The Best Way to Play a Region Specific DVD

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The Best Way to Play a Region Specific DVD

DVD players have long replaced VHS tapes, but with the inception of this technology comes new restrictions. Although DVD players are sold around the world, not all DVDs are compatible with every DVD player. DVDs and players have been split into regions depending on the country that releases them. In addition to region specific equipment, buyers must also be aware of the video standards of TV picture formats. All TVs are compliant with at least one of three major formats, and buyers should know which one their TV accommodates.

Viewers have several options when it comes to playing region specific DVDs. The easiest and least expensive method is to find a DVD player from the same region as the disc, but users must also make sure the TV's format is compatible. Viewers must learn about region codes in order to bypass restrictions with region specific DVDs by purchasing a region 0 DVD player, potentially unlocking a pre-existing DVD player, or buying multi-region DVDs.

About Region Coding

The movie industry has listed several reasons as to why they continue to make DVDs only compatible with region specific DVD players. Film giants prefer to have a tight grip on release dates. Not every country has the same theatre or DVD release dates. The Internet has made it all too easy for movie viewers too impatient to wait for the regional release to get their hands on prized DVDs. Region specific DVD players are designed to keep DVD profits from leaking out of the country.

DVD manufacturers have therefore formatted DVDs to only be compatible with players sold in particular geographic areas. While devising a way to make region specific DVDs function, users must be familiar with the various DVD regions.

DVD Regions

The DVD world market is broken up into regions, and each region has its devices and discs formatted to only work within a certain region. Each country has been assigned a region code, and there are six that correspond with locations and two are reserved for special use.

Region Code



Unofficial code for "playable in all regions"


Canada, United States and territories, Bermuda


Central and Western Europe, the Middle East, Egypt, Japan, Greenland, South Africa, Swaziland, and Lesotho


Most of Southeast Asia, South Korea, Taiwan, Hong Kong, Macau


Australia, New Zealand, Mexico, Central and South America, Mexico, the Caribbean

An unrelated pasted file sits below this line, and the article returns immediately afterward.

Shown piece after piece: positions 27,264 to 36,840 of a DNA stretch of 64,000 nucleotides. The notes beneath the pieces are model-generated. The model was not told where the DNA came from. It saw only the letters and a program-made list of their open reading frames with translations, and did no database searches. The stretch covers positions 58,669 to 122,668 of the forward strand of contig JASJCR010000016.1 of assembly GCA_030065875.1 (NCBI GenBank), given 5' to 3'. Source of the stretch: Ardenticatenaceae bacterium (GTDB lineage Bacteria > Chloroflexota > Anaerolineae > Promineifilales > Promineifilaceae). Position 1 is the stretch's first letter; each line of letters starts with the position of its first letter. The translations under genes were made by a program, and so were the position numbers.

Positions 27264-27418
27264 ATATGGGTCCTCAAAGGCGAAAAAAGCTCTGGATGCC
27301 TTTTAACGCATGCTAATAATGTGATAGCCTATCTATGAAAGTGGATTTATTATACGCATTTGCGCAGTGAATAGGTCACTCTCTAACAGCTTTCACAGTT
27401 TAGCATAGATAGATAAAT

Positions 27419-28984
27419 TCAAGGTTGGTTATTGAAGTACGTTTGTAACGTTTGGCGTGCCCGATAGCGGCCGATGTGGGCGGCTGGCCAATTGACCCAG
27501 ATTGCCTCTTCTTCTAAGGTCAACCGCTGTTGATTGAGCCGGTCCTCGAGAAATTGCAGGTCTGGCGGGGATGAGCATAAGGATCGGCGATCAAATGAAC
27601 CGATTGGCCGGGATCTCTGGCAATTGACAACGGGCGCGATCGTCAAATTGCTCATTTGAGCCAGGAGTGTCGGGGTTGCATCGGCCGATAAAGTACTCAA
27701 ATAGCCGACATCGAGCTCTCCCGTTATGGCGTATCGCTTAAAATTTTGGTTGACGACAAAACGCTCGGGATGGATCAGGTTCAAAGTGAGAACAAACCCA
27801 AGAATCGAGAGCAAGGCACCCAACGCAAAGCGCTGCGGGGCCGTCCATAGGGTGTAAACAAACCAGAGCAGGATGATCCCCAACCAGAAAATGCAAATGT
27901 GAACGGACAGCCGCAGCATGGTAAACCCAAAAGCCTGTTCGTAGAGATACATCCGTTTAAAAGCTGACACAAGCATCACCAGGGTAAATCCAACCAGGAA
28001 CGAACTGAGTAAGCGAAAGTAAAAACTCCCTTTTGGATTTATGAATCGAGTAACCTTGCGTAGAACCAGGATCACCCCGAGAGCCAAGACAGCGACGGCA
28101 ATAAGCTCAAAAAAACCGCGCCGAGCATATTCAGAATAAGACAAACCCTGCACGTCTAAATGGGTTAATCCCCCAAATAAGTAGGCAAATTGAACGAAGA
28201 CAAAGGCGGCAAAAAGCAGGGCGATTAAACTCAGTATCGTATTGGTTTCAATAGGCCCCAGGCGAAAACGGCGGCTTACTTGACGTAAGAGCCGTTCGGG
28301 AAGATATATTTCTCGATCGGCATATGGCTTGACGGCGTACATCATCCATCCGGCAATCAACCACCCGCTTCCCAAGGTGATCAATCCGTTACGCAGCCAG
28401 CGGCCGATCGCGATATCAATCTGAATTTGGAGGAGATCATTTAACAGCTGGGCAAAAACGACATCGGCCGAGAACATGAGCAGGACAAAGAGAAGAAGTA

Most of Africa, India, Mongolia, Former Soviet Union, North Korea




Marked for future use but currently used for protected screener copies of MPAA DVDs and pre-releases in Asia


International settings, such as cruises ships, commercial airlines, and more

Some DVD players are assigned only to one region, while others can play multiple, like the region 0. Region 0 DVD players may claim to play all regions, but often, they play 1 through 6, which is most often all that customers need.

How to Play a Region Specific DVD

Even if DVD manufacturers take extra steps to keep their products region specific, there are several options available to those who want to cross those lines. The first method involves researching the viewer's current DVD player to determine if it can be unlocked with a simple code. If the DVD player can be unlocked, users can follow instructions found online to walk them through the process. Should the viewer have an incompatible DVD player, they can purchase a region 0, often called a non-region specific model. Another avenue to explore is buying multi-region DVDs formatted to work with several types of players.

DVD players are not the only device viewers should be concerned about. All displays, typically a TV or monitor, are formatted to work with at least one of three major video formatting systems. The sections below give insight into the factors involved and techniques used to play region specific DVDs.

Purchase Multi-Region DVDs

Perhaps the easiest way to play a region specific DVD is to make a conscious effort to purchase ones that are formatted for more than one region. Instead of spending money on a new device, shoppers can look for films that can be used in several different regions. One advantage to this is if the seller ever decides to get rid of his collection, multi-region DVDs are more coveted than single region editions.

Unlock Region Specific DVD Player